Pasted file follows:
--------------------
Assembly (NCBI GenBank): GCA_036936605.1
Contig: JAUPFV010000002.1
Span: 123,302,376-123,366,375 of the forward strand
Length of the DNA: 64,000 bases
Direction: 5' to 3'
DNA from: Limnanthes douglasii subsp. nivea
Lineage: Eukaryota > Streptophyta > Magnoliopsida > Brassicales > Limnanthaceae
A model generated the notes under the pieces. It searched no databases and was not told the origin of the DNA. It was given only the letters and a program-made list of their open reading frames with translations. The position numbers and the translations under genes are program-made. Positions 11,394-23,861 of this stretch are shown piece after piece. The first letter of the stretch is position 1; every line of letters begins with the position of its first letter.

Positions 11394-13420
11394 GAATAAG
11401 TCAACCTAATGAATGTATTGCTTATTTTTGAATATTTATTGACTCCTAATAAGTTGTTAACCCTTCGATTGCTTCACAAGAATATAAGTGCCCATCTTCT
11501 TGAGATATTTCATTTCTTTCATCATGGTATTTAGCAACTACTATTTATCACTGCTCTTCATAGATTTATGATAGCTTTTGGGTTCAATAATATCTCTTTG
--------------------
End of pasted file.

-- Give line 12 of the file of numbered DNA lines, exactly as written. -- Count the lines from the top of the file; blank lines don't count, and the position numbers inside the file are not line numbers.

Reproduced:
11501 TGAGATATTTCATTTCTTTCATCATGGTATTTAGCAACTACTATTTATCACTGCTCTTCATAGATTTATGATAGCTTTTGGGTTCAATAATATCTCTTTG